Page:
According to Rich Fletcher, a research scientist at MIT’s D-Lab, it’s this offline capability that distinguishes the Endless PC from other similar technologies that have failed to make this type of technology work in the past. “We’re now used to always being connected, and that’s dangerous,” Fletcher says. “Having a local cache or server that lets you use apps that don’t require full-time connectivity is really important.”
Still, Fletcher says Dalio and his team may be underestimating the extent to which people in the developing world want “the same things we have,” and not an adaptation of them. “If the people in New York and Boston aren’t using this Endless computer, people in the developing world are going to be very cautious,” Fletcher says. “They’re going to say, ‘What is this? Why doesn’t my cousin in New York have one, and if he doesn’t want it, why should I?'”
Then, there is the question of electricity. Though Endless is targeting a market segment that generally has electricity and modern appliances, Fletcher warns that in many parts of the world, the grid is less than reliable. “Just like always-on connectivity, you cannot assume always-on electricity.”
For that matter, you can’t assume that Endless will succeed at all, or Facebook’s drones or Google’s balloons. But one assumption that is safe to make is that users, no matter where they live, won’t be content with a second-class experience. Mobile might be good enough for lots of things. But it isn’t everything.
Skip to story The Aiaiai TMA-2 headphones let you pick your own drivers, earpads, headband, and cables. They also come in artist-produced configurations, like this Young Guru preset. Aiaiai
In addition to having one of the most fun-sounding names in the business, Aiaiai cranks out some mighty fine headphones. The Danish company’s previous top-of-the line cans, the understated but fashionable TMA-1s, sounded as good as their matte aesthetics looked. Parts of the TMA-1 were modular—you could swap out the on-ear pads for some over-ear noise-isolators, for example—but the new TMA-2s take that modularity to bold new heights.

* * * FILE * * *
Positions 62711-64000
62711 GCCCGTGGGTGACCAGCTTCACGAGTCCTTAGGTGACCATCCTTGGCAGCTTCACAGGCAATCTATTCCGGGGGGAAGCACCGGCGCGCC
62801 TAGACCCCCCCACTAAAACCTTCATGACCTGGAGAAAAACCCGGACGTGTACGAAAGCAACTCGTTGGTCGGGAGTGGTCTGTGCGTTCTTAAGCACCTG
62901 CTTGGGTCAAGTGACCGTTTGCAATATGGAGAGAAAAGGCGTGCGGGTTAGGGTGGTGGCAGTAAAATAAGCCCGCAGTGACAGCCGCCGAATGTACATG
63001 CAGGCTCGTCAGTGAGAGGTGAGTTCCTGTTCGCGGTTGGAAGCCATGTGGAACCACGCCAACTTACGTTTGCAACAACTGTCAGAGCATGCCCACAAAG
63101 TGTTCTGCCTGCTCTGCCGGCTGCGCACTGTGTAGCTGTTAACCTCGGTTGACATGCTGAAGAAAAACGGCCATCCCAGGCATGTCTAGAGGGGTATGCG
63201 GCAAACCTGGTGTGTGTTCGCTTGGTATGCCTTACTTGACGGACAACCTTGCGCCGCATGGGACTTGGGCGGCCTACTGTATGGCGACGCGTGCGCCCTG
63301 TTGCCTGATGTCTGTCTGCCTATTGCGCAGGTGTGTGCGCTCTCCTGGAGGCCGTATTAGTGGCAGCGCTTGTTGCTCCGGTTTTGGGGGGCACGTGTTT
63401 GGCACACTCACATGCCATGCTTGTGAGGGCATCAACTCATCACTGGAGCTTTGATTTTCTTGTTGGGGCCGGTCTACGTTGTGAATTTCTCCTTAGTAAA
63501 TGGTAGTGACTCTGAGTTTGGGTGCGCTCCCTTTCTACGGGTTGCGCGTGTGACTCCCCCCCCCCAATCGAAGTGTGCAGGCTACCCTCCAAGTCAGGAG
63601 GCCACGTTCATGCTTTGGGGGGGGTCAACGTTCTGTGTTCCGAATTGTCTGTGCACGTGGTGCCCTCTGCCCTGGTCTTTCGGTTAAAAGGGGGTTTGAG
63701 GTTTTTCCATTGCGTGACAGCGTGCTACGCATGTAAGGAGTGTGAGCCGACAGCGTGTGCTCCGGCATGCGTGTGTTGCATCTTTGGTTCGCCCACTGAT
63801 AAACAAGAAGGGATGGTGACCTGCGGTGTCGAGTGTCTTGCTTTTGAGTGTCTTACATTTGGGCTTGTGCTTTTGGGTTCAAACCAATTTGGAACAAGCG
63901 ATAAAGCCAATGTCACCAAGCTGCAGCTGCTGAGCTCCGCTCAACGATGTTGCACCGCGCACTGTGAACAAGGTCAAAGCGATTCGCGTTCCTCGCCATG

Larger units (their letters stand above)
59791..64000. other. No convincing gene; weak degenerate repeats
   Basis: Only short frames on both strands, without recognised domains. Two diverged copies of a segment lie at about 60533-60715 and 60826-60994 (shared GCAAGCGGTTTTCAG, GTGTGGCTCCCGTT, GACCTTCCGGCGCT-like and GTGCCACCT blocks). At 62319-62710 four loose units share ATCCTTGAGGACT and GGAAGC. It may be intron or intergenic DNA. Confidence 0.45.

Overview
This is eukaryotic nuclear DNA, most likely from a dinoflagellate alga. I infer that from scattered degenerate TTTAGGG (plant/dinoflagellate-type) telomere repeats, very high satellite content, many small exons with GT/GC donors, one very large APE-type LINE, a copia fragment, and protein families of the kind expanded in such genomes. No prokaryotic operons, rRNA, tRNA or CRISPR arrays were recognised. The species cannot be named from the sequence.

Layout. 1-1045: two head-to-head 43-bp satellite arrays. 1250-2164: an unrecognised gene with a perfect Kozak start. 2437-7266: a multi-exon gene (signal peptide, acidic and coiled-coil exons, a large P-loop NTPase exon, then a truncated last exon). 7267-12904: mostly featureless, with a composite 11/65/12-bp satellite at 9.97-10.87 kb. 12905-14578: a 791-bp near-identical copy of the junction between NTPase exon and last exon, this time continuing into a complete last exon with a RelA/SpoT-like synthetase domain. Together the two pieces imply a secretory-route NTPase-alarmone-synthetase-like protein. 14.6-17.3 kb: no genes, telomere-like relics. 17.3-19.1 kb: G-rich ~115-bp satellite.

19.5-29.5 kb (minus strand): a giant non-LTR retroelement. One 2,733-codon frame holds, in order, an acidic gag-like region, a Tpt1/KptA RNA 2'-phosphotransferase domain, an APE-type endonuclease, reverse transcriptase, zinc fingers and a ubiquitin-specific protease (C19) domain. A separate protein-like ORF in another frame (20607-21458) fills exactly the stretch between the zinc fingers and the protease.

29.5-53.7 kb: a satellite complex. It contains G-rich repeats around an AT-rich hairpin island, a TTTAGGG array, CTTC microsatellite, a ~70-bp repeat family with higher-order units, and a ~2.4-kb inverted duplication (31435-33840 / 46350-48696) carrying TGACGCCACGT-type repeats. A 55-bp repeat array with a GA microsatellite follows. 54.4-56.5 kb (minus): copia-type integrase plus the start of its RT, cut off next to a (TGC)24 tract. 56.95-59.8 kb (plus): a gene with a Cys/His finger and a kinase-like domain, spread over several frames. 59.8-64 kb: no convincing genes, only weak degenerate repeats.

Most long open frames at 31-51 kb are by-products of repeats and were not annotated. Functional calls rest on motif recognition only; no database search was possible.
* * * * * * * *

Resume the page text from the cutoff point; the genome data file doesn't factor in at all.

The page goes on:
You essentially build these headphones from scratch: You select your speaker unit, your headband, your earpads, and your cable type. When you get the box, it’s filled with each component in its own little sealed bag, and you just pop it all together. There are 18 distinct components and 360 possible combinations of them.
As cool as that is, so much choice can be a bit overwhelming. Luckily, Aiaiai has made it easy to assemble the ideal pair of headphones for the music you want to listen to and the sound characteristics you want out of them. Just like the headphones themselves, there are tons of ways to piece together that info, and they’re all pretty helpful.
You can mix together your headphones from scratch using a configuration tool on the Aiaiai site. Aiaiai
Along with an interactive configuration tool that lists details about sound quality for each combo, a roster of “preset” headphones based on particular use cases, configurations put together by musicians, and configurations suited to specific genres of music.
So what are your actual options? For the speakers, you have your pick between four 40mm titanium and neodymium drivers, each one of them tuned for a different sound profile (using vague audiophile-speak like “all-around,” “punchy,” “warm,” and “vibrant”). No matter which drivers you pick, you can pair them with a set of microfiber or leather earpads, with both on-ear and over-ear styles available. There are three different headband styles with different levels of padding, and six different cord styles—you can get a curly or straight cable with or without inline controls, microphones, or adapters.